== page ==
In less than a week, the 89th Annual Academy Awards is poised to offer an evening of milquetoast pageantry, Hollywood inter-industry self-pleasuring and the jockular comedy stylings of the Jimmy Kimmel team that is sure to amuse (or deeply offend, depending on the contributions of Adam Carolla). Meanwhile, as a recent Jezebel article notes, “most Americans haven’t seen any Best Picture Nominees.
It has been a bit of a fraught year, Holly(weed), forgive us if our attentions have been aimed squarely at our nation’s capital (and with more frequency than one would expect, Palm Beach, FL). And if the promise of all this fun is not enough to pry viewers away from whatever high-quality premium content HBO or Netflix drops this week, let us not forget the staggeringly long ‘In Memoriam’ segments that are in store– RIP, every talented human born before 1965.
With all this in mind, let us mosey on down the red carpet for a look at the odds for our contenders, because quite frankly, someone had to actually watch these movies. After all, checking Twitter every fifteen minutes for the latest political catastrophe eventually becomes an exercise in self-flagellation. To the movies!
“Hacksaw Ridge”— Mel Gibson returns from directorial jail for being a crazed, public anti-semite to deliver a heartwarming World War II yarn about how great it is to be a self-righteous Anabaptist in the midst of battle. Later, hand grenades are bicycle-kicked out of the air, and human bodies are treated with all the dignity of cans of Spaghettios hurled into garbage disposals. It is just how Our Savior would have wanted it.
Chances of winning: Surprisingly middling. Who says religion and hyper-violence will not sell? (See: Leviticus.)
“Lion” — Saroo (Dev Patel, the only apparent living Indian actor) quests to return to the childhood home he accidentally ran away from, despite having a pretty awesome adopted life. He remains entirely lost until the invention of Google Maps. Needless to say it is a universal tale most modern folks can appreciate.
Chances of winning: A strong middle of pack contender that unquestionably no other human has seen but my own mother, who 100% cried for the duration.
“Moonlight” — Barry Jenkins’ daring portrait of the hardscrabble life of inner-city Miami youth has cleaned up throughout awards-season like a AARP member at Old Country Buffet on a Senior Discount Sunday.
Chances of winning: Sitting in the hot seat at numero dos, this one is just daring the Academy to prove we have not veered completely into #AllMammalsLivesMatter territory quite yet.
“Manchester by the Sea”— Every so often a film comes along to affirm our collective suspicions that life is pretty terrible, cancer is a huge bummer, and eventually everyone dies. Writer/Director Kenneth Lonergan just wanted to drop by with this quick reminder in case anyone happened to forget. Luckily, everything in between is still incredibly harrowing and depressing. Cheers!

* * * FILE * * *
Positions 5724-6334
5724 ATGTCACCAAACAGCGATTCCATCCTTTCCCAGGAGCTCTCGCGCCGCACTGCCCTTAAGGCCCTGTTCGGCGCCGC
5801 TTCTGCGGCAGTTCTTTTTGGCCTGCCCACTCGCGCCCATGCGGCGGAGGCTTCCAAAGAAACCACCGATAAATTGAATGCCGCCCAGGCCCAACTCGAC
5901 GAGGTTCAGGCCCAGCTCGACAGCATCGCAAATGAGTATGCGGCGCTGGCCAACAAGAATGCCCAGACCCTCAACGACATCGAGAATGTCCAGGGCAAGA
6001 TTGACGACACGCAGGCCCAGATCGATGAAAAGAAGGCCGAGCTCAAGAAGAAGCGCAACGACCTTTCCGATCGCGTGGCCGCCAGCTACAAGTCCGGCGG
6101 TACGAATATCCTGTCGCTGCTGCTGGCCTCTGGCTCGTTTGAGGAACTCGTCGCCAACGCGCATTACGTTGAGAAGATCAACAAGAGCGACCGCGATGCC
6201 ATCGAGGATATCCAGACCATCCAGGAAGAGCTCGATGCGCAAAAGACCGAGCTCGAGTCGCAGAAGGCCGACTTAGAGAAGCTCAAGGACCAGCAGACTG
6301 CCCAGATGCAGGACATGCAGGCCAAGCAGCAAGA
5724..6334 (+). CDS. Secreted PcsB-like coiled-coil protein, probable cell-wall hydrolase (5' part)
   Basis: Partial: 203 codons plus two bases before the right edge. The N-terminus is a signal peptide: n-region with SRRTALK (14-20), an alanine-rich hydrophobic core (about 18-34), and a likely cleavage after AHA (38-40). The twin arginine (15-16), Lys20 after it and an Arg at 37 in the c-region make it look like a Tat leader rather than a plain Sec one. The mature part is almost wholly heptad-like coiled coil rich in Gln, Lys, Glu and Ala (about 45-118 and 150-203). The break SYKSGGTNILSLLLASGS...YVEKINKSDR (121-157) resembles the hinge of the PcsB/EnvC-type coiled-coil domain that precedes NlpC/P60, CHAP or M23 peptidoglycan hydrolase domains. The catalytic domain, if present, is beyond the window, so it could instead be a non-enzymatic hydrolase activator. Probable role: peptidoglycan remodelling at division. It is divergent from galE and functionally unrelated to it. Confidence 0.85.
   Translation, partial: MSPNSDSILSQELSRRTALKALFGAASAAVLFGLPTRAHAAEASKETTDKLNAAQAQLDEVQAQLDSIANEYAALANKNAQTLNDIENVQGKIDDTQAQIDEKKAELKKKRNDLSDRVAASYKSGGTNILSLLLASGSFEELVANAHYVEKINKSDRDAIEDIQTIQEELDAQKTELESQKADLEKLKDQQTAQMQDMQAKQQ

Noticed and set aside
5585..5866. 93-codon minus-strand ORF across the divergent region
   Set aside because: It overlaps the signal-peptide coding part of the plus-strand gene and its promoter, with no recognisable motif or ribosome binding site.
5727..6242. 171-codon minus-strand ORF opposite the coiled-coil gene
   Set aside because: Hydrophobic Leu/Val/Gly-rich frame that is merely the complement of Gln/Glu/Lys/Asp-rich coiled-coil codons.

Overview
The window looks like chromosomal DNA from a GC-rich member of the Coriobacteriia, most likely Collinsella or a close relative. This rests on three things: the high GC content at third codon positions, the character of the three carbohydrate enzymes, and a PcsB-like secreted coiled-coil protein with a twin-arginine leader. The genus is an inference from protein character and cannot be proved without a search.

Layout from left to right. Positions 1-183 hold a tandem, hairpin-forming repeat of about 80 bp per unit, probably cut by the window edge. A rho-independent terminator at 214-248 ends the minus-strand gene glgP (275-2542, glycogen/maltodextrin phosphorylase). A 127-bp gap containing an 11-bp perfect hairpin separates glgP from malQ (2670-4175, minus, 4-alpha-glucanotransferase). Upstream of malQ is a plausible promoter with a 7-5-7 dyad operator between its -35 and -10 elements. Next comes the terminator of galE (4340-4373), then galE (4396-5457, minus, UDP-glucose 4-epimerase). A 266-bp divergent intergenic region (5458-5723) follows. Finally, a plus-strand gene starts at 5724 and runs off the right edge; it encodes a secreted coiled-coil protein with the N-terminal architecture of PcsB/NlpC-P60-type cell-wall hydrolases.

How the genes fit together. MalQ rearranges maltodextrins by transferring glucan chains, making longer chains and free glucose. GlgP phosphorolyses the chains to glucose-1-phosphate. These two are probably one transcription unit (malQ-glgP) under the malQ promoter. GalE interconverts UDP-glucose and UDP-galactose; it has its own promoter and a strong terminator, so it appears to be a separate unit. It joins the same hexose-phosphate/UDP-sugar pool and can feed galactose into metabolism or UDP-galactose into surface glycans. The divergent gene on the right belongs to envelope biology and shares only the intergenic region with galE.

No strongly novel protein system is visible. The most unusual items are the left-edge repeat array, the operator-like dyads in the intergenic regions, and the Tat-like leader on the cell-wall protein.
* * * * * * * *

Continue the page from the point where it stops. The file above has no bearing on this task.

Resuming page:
Chances of winning: The Academy loves a good ‘weepy,’ but without a political bent, a self-congratulatory theme, or Clint Eastwood at the helm, it sits at a very distant third.
“La La Land”— Damien Chazelle’s sophomore effort following his 2014 cinematic juggernaut, “Whiplash,” is equal parts saccharine-sweet, and an emotional hammer punch to the solar-plexus. Sometimes, it is even a musical, but mostly it is about how totally awesome actors and artists are for following their dreams in rough-and-tumble Hollywood. Go figure.
Chances of winning: This film has scooped up a record-tying 14 Oscar nominations (keeping company with“Titanic,” and “All About Eve). Why are we having this conversation again?
“Fences” — A thoughtful adaptation of August Wilson’s play, featuring heavy hitters Denzel Washington and Viola Davis whose characters struggle with dashed dreams and racial tensions in 1950s America. Students who skipped their sessions of African American Literature II will likely cry “This is just ‘The Death of a Salesman!’” Dr. Corkery would like to see you in his office for a quick word, or three.
Chances of winning: Poised as the perfect antidote to last years #OscarsSoWhite debacle, yet it depressingly trails at the tail-end of the middle pack.
“Arrival” — In 2009, the Best Picture voting pool was expanded to ten total nominees in an effort to draw wider interest by including genre films and more populist fare. So far, this has done little more than make penning these roundups take an extra hour. As a modern consequence we have “Arrival,” Denis Villeneuve’s powerful art-house sci-fi masterpiece that is incredibly smart and twice as emotionally obliterating. It unquestionably deserves to win this hallowed award…
Chances of winning: …so of course it has about as much chance of winning as your best-friend’s student film that made you want to die. Who said life was fair?
“Hidden Figures” — A thoughtful, emotionally piquant, multi-character biopic about a trio of African-American female mathematicians who were critical players behind the scenes during NASA’s formative-years. A stellar soundtrack, dynamite performances and a heavy dose of race-relations apologia makes for an undeniably pleasurable mix.
Chances of winning Wild Card! Any other year “Hidden Figures” takes the statue, yet odds place it dead last in certain unscrupulous betting circles.
“Hell or High Water”— David Mackenzie’s uneven, but effective, post-financial crash atta-boy humdinger mixes an of-the-moment political narrative with head-scratchingly banal themes (Banks ARE pretty evil you guys!). Mackenzie would have his audiences believe it is ok to be a racist so long as you are a ‘good guy.’ Or Jeff Bridges. Or both.
Chances of winning: Don’t bet the farm on this one. Unless the bank already stole it. Heyo!